Cheeky? Dull-witted. Sexist. The blurb on the 500ml can itself advises it’s best drunk “freeze your nuts off cold”, adding: “When a mate turns up with a wussy-sized can, you can raise your MOTHER up and proudly say ‘did yours come with a man-bag?’”

Needless to say, I’m drinking a can of the stuff right now with my handbag right next to me, and in no fear of freezing my nonexistent nuts off.

Women’s ‘special’ consumer products are often tinted pink and advertised with cuddly names and breathy female voiceovers. I’m not talking about tampons, bras or other products used exclusively by women. These are things like razors, cars and mobile phones. The implication is that women are intimidated by technology unless it’s smaller, rounder, cuter and pinker. Y’know. Like a baby.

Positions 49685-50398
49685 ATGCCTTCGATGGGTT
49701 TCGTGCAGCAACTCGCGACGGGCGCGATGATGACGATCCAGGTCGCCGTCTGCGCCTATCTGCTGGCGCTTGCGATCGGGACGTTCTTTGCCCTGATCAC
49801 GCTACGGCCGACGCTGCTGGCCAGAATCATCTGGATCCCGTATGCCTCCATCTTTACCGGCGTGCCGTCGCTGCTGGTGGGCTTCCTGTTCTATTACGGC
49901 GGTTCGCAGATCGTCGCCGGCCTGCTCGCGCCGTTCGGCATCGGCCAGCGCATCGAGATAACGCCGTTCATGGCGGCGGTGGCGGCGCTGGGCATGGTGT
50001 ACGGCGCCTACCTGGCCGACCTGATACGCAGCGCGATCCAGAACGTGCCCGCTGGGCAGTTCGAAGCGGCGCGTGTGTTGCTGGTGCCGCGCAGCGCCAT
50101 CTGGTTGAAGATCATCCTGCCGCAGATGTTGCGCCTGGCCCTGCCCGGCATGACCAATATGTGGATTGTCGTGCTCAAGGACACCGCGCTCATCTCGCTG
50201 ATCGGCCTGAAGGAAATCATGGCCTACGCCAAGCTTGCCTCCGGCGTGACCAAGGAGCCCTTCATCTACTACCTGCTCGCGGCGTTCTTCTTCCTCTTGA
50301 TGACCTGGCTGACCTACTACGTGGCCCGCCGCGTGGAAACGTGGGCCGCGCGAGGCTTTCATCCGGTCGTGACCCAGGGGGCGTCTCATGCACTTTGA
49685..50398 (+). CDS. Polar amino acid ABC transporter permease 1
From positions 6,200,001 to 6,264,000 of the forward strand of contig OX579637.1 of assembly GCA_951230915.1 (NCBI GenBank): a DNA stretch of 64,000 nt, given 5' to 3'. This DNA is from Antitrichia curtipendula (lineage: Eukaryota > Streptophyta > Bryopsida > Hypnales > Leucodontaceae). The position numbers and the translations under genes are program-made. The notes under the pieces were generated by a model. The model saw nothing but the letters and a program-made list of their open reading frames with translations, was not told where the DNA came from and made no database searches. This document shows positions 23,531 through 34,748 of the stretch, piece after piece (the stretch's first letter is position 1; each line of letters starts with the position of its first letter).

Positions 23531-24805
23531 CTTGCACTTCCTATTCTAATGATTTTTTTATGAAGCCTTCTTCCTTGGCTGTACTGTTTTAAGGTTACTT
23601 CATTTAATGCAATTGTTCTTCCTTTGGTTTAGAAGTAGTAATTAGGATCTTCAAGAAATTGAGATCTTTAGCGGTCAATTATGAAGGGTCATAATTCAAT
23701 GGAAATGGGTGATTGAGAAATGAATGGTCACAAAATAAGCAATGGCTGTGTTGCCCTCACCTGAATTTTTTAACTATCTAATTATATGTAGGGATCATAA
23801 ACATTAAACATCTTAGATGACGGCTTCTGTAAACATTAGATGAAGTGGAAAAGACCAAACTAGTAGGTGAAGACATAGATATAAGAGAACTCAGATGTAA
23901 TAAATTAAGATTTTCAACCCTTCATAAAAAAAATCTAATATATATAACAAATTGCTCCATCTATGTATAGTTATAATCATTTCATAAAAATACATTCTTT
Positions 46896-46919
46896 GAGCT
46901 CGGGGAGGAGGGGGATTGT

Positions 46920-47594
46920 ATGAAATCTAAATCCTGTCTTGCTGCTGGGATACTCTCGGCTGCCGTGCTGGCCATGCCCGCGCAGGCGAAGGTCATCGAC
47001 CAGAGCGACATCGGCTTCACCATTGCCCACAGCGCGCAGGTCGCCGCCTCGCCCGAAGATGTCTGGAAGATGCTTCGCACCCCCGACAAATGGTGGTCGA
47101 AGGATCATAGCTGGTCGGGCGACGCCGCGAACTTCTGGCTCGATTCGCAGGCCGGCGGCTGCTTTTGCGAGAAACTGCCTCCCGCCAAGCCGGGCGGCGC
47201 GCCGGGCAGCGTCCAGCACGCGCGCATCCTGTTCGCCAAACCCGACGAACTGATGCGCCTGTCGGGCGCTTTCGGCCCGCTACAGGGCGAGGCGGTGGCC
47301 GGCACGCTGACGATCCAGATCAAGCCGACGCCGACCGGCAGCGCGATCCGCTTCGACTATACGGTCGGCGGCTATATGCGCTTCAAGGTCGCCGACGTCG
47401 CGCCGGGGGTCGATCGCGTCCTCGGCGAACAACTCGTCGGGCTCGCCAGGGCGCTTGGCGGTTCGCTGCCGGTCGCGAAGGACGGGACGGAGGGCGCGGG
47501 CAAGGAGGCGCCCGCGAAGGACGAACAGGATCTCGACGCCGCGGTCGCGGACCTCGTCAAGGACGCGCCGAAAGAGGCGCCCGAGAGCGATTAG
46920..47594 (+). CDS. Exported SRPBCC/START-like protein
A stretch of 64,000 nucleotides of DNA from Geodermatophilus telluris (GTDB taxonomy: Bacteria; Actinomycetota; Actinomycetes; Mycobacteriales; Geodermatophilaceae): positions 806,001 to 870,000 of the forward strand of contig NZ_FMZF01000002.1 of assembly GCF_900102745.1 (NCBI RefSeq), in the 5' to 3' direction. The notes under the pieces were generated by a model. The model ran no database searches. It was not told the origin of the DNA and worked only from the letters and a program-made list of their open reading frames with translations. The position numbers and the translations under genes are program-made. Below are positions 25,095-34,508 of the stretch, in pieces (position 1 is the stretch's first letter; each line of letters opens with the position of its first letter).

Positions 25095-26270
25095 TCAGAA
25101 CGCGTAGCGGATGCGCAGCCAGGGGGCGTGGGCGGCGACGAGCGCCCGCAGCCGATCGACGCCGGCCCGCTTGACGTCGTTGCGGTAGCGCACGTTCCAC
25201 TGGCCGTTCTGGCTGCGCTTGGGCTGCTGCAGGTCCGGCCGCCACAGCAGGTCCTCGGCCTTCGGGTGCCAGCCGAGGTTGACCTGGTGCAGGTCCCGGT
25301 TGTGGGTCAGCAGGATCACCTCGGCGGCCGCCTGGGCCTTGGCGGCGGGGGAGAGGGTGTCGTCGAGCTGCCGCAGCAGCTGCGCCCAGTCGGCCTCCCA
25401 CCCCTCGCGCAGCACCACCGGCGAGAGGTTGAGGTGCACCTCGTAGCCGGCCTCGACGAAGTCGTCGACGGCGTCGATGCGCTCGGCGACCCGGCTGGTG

Mobile phones are repeat offenders, from Motorola’s pink Razr (with matching pink Bluetooth headset!) to mirrored phones so you can check your lipstick. Possibly the most embarrassing was Alcatel’s ELLE-branded Glamphone, which was worn like a necklace in the ads.

The female-run tech blog Popgadget often comes across the stupidest stuff. There’s a fully functioning mechanical toolbox and car kit in Barbie-pink, iPoppers earphones featuring sparkly jewels and cute teddy bears, and the Miss Army Knife (geddit?), which includes a needle and thread, perfume bottle and nail file. Most surreally of all is the Pink Ice Scraper and Furry Mitt for cleaning your car windscreen on frosty mornings.

The scraper even has a built-in mirror… because all women like to look at themselves.